NEWT GINGRICH is the latest unlikely figure to vault to the top of Republican presidential polls, and unlike those who preceded him - Donald Trump, Michele Bachmann, Rick Perry, Herman Cain - he’s likely to stick around. That’s partly due to necessity. With just a month until the Iowa caucuses, conservatives don’t have time to anoint a new savior. It’s also because, despite his copious shortcomings, he seems immune to what felled the others. An able debater, he won’t flop like Perry and Cain. He’s not a full-on nut like Trump. And his legislative record eclipses Bachmann’s, which barely exists.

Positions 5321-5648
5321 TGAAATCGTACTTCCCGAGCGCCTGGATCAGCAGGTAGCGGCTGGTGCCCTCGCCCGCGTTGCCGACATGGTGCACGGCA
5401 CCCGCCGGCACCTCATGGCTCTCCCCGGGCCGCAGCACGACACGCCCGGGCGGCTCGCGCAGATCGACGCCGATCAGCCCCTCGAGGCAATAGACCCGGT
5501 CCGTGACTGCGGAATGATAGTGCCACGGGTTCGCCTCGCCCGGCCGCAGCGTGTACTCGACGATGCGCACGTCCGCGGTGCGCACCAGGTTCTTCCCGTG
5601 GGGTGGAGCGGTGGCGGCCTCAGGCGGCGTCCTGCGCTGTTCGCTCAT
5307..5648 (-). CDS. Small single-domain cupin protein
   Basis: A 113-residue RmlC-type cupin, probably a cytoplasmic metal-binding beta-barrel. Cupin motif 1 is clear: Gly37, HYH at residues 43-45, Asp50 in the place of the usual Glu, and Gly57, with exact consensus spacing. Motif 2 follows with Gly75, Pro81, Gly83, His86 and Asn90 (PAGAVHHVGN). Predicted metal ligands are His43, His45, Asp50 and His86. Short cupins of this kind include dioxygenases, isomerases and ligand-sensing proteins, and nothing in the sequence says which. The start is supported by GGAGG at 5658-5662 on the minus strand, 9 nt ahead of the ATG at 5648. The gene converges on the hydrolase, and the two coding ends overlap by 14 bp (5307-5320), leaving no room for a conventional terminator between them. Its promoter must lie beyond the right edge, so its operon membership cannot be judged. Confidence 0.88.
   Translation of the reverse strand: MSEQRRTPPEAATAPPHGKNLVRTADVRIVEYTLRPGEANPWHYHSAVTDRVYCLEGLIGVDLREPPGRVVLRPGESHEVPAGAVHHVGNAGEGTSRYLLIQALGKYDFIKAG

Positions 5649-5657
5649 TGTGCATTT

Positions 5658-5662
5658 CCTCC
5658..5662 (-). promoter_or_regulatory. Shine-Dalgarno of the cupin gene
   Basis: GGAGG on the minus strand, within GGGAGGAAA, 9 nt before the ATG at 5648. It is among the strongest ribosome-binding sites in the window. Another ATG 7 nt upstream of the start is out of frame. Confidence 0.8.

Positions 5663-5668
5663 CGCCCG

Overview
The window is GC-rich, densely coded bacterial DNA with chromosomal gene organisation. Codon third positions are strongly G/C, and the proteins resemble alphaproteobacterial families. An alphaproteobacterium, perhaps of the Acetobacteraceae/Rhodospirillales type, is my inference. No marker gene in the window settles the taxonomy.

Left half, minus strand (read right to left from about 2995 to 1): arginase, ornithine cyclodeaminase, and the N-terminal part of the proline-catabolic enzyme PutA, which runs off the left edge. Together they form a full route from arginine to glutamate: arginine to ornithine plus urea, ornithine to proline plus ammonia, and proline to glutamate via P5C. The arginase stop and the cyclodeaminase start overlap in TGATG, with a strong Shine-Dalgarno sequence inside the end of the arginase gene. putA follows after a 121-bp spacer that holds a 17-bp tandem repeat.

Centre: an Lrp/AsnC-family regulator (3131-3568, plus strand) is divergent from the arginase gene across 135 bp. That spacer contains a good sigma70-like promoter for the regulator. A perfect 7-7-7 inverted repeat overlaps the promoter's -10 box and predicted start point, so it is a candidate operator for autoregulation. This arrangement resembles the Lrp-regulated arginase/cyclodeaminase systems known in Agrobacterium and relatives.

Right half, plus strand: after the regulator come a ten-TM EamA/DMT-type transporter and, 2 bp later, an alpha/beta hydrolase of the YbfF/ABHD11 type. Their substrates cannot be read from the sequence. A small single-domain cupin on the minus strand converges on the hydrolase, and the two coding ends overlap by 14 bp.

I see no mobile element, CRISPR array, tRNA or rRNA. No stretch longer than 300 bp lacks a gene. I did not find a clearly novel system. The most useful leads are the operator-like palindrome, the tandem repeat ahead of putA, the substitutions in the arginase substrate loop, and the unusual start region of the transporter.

But his late emergence as the “true conservative’’ poised to challenge Mitt Romney is rich, and its broader significance underappreciated. For two years, the driving force in national politics has been the Tea Party, whose founding myth was that ordinary citizens were rising up in defiant objection to the hidebound, self-dealing ways of Washington. Greedy politicians, this view held, had bloated the government and lined their own pockets at taxpayers’ expense, while letting the country go to rot. Prime examples were the expansion of government health care and federal support for the housing market - especially Fannie Mae and Freddie Mac, the government-sponsored entities that many conservatives blame for the financial crisis. The mere fact of being a veteran Washington legislator made respected conservatives like Senator Bob Bennett of Utah into Tea Party targets and cost many their jobs. Should all that anger, energy, and antipathy to Washington end up concentrating itself in the person of Newt Gingrich, then the movement will have failed in its most important race.